Those people rioting in London were there as part of their bigoted response to the Black Lives Matter campaign.  It’s a campaign I support and one I know that I must be an ally of.  We all have a responsibility to listen to the black community and seek to understand, even though some of us will never be able to feel the everyday struggles felt by black people.  As a white man, I know I never will.  And just to be entirely clear, I certainly don’t view football fans as an oppressed group.  Nor is there any parallel between the plight of football fans and the Black Lives Matter movement.

Indeed, I know that the football community must do better to fight racism, just like the rest of society does.  That is not in dispute.  But if we are all to communicate more effectively and heal divides, using broad brush terms to attack whole sections of the community – including football fans, Conservative voters or Brexit supporters – isn’t going to help.  The anti-racist cause actually has a huge number of allies in the football community, including me.  But my gut response to reading the accusations about football fans gives me an insight into how it might be very easy to lash out and adopt an entrenched position in defence of one’s own side – that’s not healthy for any debate.

So next time you feel the need to condemn ‘football fans’ as racist on the grounds of one event where a football song is sung by people claiming to be football fans, please don’t.  It really doesn’t help.  The same principle ought to apply to the internationalist cause and the cause of liberalism too.  I know we are all angry and frustrated, but if we are going to persuade people of our righteousness we need to reach out across divides and listen to one another, not recklessly dish out prejudices of our own.



* Max Wilkinson is the Liberal Democrat parliamentary candidate for Cheltenham. He’s also a local councillor and cabinet member for economic development, tourism, culture and wellbeing.

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  • One of the most annoying things re sky news, it kept saying protesters are doing this and that, without ever saying these were right wing idiots. Leaving some people to believe that it was the black lives matter campaign. As for “football supporters” you have to admit some clubs have well organised nasties in their midst who through time arranged battles etc with visiting teams. and I cannot remember a time when i Havent heard racist chants etc at football matches. You are right they need to be reported and the individuals banned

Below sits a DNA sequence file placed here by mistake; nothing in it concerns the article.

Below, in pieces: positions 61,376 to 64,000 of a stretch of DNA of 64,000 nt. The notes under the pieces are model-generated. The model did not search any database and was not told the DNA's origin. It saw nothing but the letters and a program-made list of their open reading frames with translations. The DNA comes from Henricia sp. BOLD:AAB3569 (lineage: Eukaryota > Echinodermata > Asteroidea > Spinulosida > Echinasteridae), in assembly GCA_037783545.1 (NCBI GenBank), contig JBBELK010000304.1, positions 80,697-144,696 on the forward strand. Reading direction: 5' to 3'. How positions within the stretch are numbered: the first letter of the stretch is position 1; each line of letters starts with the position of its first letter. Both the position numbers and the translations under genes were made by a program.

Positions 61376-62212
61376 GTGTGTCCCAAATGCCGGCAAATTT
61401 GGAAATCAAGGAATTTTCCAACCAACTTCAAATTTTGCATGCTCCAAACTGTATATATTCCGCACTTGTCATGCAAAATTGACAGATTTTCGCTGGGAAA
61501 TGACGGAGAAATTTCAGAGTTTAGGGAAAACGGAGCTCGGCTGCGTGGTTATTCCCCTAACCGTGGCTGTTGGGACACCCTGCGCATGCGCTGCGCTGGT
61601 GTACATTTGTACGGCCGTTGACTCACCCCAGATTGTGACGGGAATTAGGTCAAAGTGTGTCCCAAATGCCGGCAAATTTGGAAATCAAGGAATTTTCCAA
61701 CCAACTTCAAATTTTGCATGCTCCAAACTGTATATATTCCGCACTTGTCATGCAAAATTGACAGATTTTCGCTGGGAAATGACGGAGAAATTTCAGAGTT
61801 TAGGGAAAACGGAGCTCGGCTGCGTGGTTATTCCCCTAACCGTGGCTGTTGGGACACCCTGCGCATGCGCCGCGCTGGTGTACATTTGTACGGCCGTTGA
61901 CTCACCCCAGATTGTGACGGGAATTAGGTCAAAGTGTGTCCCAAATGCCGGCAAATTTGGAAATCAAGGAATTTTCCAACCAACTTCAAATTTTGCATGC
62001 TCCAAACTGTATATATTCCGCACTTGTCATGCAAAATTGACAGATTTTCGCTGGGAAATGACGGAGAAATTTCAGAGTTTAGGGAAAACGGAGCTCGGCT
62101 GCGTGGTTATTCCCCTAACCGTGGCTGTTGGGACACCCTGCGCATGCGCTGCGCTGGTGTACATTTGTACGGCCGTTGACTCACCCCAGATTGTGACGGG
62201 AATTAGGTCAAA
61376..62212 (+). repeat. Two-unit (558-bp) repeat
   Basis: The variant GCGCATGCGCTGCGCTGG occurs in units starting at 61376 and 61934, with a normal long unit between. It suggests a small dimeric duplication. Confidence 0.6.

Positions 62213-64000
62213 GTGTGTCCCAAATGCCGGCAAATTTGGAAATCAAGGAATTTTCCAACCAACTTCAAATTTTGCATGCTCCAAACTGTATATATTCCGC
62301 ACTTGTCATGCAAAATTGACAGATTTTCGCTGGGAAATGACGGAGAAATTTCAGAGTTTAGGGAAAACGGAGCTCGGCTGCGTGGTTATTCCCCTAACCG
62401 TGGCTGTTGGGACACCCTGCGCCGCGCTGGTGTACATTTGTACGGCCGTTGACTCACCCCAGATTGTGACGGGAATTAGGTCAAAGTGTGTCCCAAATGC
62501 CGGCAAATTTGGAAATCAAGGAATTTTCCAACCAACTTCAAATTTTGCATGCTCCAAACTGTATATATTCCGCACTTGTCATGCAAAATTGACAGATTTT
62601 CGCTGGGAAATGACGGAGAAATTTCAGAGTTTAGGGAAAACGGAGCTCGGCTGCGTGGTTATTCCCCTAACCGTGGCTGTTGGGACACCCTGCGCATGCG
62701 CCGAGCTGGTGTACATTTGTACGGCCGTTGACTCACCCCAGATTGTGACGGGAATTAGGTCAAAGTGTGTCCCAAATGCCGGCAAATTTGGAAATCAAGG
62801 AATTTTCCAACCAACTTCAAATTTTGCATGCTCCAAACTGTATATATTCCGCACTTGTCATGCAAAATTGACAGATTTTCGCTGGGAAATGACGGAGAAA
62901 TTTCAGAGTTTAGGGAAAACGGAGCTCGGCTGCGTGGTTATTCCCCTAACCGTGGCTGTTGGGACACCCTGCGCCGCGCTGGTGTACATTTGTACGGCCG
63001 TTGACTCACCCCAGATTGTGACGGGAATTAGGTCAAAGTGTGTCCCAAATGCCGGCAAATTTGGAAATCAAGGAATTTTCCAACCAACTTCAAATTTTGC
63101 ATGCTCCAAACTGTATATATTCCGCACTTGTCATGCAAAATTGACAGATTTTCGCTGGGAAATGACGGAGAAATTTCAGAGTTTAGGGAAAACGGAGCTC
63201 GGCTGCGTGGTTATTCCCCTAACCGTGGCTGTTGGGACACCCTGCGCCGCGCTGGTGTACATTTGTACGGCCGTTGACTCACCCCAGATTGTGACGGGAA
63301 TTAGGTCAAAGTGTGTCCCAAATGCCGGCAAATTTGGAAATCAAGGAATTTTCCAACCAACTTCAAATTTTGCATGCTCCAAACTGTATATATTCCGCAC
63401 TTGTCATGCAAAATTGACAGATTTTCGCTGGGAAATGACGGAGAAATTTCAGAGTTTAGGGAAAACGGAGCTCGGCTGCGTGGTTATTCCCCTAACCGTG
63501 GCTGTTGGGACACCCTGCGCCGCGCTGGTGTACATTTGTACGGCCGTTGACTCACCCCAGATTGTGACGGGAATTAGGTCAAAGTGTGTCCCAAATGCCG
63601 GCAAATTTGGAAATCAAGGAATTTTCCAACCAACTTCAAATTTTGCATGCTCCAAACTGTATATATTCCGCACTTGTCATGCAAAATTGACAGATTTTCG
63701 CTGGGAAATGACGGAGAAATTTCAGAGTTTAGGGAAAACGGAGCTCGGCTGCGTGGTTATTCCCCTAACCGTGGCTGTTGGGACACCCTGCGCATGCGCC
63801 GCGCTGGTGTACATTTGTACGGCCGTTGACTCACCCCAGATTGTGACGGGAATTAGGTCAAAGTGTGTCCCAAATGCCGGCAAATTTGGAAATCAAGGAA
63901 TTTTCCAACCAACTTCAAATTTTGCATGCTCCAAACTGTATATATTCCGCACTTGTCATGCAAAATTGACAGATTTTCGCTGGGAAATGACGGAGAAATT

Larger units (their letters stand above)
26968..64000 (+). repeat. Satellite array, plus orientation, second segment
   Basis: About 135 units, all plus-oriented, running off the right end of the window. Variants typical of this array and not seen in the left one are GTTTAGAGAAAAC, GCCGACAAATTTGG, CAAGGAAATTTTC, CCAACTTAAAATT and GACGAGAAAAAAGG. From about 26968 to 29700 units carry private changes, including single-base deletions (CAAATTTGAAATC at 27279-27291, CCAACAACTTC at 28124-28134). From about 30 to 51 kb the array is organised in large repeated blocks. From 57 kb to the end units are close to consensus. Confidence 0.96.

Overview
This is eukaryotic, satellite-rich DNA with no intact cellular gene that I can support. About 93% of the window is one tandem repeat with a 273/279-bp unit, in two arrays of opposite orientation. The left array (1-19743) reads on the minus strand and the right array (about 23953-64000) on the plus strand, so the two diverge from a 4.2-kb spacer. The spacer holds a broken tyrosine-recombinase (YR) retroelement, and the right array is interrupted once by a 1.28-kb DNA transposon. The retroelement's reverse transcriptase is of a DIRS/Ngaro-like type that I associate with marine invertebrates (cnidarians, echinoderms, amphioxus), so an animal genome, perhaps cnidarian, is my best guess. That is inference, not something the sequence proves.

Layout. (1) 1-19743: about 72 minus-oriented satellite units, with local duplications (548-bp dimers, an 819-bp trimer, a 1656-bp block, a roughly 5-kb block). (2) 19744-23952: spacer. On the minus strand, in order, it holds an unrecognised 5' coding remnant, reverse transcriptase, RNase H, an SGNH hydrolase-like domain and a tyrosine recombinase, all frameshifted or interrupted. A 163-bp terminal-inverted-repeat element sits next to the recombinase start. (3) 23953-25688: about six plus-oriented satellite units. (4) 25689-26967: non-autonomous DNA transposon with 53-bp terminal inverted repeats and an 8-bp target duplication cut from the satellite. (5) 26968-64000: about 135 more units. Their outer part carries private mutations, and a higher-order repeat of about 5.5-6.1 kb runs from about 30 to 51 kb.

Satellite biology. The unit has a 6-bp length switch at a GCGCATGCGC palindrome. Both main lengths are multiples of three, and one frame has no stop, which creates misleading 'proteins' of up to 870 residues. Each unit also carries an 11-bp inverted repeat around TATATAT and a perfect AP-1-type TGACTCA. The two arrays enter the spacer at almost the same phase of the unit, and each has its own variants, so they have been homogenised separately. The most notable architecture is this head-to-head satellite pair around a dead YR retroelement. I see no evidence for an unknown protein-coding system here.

• So, a minor rebuttal, perhaps. As a sitting councillor, active in Licensing, until we stop having to designate home and away pubs, and insisting any pub that wants to open on matchday needs security guards there from opening to avoid problems, and until the best diagnostic of whether someone’s going to be a bigot in a doorstep conversation in my ward stops being that (a) they have a St George’s flag displayed or (b) a football shirt on when they answer the door, I will continue to flinch from the image of football you’re presenting. It’s not the one I see on the ground. The ‘nice’ fans have a lot of work still to do to ‘take back their sport’.

  • Richard Underhill 14th Jun '20 - 9:30am

    We watched a highlight programme Netherlands 2 England 4

  • As someone who is a season ticket holder at a well-known football club and attends many away matches, I can say with confidence that the mob of thugs that descended on London yesterday bear no resemblance at all to football supporters. Every club in the country would tell them to go away (I would be tempted to use more colourful Anglo-Saxon language here). On my club’s independent fan forums I have seem nothing but contempt for the attempts by Stephen Yaxley-Lennon and his followers to attach themselves to the national game.